Air core toroidal inductor for class D amp output? - diyAudio
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Old 5th July 2012, 07:25 AM   #1
banana is offline banana  Hong Kong
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Default Air core toroidal inductor for class D amp output?

Anyone have experience with them? I mean toroidal inductors wounded on non-ferrous material like wood, plastic or simply air.

Some quick google I came across with these:
Click the image to open in full size.
http://engineering.dartmouth.edu/ind.../pesc2007b.pdf
http://thayer.dartmouth.edu/inductor.../apec2008a.pdf

Unfortunately their inductance are 100 times smaller than what we need for class D amplifier output filter. But the construction idea look promising.

Any idea?
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Old 5th July 2012, 04:33 PM   #2
Eva is offline Eva  Spain
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With an air core, even if inductor is toroidal, the number of turns required becomes quite high resulting in problems with high winding capacitance and wire resistance.

Low permeability iron powder RF materials like micrometals -2 (u=10) allow for good compromises between linearity, turn count and capacitance.

It's high permeability cores (like 26 material with u=75) what result in poor linearity, but it's not a good idea to go down to the u=1 permeability of the air either.
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Old 5th July 2012, 05:03 PM   #3
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Quote:
Originally Posted by Eva View Post
It's high permeability cores (like 26 material with u=75) what result in poor linearity,.
Really? I didn't know that. What makes that so?

thanks

gene
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Old 5th July 2012, 06:12 PM   #4
banana is offline banana  Hong Kong
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Originally Posted by Eva View Post
With an air core, even if inductor is toroidal, the number of turns required becomes quite high resulting in problems with high winding capacitance and wire resistance.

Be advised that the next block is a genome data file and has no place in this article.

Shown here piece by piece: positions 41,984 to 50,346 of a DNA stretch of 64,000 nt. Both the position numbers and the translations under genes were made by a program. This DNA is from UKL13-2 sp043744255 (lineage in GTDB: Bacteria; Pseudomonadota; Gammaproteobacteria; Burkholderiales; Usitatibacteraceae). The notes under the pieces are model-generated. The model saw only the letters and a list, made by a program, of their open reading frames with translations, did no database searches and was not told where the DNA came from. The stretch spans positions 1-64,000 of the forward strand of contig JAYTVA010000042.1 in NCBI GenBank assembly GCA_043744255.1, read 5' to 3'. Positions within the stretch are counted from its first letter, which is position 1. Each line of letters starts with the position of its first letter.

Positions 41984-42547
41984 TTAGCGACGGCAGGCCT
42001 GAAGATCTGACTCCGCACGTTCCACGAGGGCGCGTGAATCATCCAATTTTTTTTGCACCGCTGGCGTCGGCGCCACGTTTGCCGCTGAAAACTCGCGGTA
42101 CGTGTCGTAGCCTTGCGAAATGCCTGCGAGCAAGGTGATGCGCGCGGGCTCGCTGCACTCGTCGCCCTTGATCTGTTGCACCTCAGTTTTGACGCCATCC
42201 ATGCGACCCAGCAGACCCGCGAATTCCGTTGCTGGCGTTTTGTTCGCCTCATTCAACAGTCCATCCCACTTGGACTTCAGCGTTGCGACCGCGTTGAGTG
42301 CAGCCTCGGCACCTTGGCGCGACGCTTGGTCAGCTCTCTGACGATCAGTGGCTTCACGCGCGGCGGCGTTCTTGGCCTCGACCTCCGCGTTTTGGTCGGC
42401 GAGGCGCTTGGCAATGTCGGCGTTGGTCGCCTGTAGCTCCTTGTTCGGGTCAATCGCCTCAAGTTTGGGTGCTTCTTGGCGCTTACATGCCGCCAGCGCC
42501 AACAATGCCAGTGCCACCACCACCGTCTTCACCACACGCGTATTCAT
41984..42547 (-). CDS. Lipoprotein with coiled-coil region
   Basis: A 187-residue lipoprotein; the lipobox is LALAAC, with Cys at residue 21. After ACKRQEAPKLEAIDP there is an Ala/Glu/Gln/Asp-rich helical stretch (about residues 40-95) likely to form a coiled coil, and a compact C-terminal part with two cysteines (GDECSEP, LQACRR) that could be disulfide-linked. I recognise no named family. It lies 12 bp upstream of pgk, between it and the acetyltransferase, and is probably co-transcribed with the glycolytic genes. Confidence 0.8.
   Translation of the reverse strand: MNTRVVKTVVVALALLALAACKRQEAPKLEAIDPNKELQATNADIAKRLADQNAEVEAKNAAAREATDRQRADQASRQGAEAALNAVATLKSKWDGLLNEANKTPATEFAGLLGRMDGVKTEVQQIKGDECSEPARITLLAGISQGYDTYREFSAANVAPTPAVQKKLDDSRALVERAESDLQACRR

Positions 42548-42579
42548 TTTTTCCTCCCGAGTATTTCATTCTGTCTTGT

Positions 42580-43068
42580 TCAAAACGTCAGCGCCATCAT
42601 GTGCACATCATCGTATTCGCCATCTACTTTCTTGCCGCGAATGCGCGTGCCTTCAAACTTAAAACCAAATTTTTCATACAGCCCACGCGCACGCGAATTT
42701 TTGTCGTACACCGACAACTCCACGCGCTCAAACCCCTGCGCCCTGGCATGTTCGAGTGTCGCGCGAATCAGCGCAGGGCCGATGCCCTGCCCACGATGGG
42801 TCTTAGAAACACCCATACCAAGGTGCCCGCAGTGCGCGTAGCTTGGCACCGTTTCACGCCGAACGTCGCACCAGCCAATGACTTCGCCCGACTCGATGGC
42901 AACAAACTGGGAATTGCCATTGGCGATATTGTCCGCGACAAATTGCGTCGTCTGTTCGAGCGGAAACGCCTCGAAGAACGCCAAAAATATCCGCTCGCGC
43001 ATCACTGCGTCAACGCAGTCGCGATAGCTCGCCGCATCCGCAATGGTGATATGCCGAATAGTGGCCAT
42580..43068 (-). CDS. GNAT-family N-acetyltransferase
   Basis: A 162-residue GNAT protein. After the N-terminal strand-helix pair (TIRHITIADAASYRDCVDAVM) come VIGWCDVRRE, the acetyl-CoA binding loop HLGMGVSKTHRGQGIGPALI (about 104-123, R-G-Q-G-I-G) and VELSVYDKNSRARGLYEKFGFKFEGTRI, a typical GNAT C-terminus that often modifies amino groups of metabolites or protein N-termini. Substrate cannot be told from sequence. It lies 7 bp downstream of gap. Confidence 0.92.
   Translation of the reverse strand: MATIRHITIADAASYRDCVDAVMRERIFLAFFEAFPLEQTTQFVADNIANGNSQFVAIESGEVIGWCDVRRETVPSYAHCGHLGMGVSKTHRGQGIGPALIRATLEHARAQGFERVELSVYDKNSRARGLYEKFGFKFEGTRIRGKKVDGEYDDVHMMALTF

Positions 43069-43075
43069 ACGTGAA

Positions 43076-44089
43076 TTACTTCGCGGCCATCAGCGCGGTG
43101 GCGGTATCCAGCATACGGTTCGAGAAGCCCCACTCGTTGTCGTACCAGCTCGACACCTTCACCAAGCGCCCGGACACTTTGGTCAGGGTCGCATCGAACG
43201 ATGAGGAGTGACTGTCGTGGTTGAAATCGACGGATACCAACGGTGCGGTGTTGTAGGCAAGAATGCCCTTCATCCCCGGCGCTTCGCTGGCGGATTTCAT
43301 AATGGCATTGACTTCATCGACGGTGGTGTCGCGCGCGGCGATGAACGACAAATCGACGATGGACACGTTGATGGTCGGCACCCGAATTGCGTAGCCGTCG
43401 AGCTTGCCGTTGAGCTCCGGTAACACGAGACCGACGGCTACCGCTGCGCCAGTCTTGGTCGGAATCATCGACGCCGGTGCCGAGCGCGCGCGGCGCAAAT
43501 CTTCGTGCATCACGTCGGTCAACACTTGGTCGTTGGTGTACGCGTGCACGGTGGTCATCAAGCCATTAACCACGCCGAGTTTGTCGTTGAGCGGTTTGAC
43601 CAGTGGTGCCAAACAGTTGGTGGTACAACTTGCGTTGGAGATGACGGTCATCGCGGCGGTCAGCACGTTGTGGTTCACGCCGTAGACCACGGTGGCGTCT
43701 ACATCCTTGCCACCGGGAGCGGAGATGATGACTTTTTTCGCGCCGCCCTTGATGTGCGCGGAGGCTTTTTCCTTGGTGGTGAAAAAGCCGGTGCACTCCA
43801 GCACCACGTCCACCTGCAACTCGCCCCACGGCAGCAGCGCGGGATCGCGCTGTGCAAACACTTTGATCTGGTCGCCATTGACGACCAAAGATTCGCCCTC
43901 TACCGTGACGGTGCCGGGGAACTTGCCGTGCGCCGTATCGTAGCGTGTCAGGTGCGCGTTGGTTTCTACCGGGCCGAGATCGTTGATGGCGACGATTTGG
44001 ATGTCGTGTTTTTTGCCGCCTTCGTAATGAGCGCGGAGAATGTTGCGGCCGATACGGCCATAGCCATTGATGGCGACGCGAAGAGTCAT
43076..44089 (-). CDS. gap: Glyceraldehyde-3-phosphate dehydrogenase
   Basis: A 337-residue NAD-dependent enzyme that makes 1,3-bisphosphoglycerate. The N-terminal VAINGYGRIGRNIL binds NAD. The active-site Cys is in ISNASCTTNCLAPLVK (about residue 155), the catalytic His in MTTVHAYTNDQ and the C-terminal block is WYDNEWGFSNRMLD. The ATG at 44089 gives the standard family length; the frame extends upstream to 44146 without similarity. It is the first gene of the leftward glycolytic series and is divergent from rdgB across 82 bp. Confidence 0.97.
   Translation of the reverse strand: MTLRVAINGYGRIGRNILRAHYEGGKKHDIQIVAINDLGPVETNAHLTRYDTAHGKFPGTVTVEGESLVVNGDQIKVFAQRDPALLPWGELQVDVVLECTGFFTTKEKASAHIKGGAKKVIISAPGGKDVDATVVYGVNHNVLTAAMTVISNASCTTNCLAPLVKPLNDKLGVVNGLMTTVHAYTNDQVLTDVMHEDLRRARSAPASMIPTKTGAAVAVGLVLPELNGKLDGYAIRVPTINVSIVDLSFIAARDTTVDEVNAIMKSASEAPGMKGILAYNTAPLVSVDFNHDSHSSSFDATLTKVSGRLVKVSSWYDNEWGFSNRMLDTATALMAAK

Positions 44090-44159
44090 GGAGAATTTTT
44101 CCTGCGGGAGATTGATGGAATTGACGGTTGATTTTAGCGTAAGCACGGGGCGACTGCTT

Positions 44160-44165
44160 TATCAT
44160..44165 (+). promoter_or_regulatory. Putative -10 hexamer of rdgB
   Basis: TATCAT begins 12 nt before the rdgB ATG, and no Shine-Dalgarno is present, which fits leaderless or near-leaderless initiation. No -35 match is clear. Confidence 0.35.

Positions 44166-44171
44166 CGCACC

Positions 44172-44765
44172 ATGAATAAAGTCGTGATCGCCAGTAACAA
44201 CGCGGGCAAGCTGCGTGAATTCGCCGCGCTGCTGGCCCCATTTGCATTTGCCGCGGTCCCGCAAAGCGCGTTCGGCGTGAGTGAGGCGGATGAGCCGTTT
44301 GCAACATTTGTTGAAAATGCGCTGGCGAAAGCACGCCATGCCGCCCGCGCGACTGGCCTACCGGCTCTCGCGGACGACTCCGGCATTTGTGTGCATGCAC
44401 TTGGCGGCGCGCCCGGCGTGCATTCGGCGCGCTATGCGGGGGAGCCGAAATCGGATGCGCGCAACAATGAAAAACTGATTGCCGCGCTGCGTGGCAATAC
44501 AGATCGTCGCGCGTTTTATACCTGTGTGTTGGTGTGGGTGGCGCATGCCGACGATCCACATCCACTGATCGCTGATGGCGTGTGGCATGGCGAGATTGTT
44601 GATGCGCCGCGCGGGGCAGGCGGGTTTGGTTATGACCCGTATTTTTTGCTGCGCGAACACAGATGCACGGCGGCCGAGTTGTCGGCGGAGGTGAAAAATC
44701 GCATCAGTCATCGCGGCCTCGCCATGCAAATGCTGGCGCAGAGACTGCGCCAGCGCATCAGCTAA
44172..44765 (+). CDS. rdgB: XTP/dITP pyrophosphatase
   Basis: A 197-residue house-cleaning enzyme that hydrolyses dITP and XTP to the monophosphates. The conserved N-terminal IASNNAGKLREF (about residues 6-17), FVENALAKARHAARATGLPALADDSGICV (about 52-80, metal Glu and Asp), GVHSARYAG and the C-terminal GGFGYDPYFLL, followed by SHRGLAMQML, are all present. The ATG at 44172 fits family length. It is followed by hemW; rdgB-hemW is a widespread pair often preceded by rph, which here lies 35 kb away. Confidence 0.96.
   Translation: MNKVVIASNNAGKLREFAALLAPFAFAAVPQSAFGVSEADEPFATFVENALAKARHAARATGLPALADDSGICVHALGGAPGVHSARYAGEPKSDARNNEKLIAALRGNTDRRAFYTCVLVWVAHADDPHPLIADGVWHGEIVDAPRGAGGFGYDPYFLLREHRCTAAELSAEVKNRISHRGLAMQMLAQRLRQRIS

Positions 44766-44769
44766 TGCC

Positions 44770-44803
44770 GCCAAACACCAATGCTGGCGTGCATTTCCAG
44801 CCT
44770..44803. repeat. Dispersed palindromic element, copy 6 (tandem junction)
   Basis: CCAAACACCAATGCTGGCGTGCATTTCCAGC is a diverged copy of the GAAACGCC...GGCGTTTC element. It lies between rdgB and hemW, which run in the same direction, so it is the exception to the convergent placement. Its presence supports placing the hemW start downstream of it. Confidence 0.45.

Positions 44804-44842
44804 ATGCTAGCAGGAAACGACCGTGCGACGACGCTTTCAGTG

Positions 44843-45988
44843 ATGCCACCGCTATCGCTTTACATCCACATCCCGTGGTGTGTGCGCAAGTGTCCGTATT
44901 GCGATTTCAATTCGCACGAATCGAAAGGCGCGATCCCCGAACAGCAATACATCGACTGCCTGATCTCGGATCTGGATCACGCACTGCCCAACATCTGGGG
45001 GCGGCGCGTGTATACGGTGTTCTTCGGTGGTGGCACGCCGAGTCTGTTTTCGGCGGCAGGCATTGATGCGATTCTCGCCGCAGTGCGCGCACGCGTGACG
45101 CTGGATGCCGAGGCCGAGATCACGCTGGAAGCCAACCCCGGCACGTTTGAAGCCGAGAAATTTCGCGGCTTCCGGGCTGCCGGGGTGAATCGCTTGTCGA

For example a 25mm height, 50mm outter diameter toroid, with 88 turns of AWG20 wire, yields 0.23 ohm. Is it very bad?

Ness Engineering Tech Data - Toroid Formulas
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Old 5th July 2012, 08:32 PM   #5
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Originally Posted by gearheadgene View Post
Really? I didn't know that. What makes that so?

thanks

gene
Besides different shape of the magnetization curves, with u=75 you will typically also end up in a design with pretty low number of turns (nice for Rdc), but you will typically end up with a design that drives the core to higher flux densities (not nice...).
With lower permeability you can find a better trade off between Rdc and flux density.
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Old 6th July 2012, 01:02 AM   #6
Eva is offline Eva  Spain
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Given the same core size and turn counts, a material producing 10 times more inductance than air is always going to exhibit better linearity and less losses than one producing 75 times more inductance than air. The extra inductance always comes at a cost. At high current (magnetizing force) the 75u material losses extra permeability and ends up being 10u too, while the 10u material just stays at 10u all the way.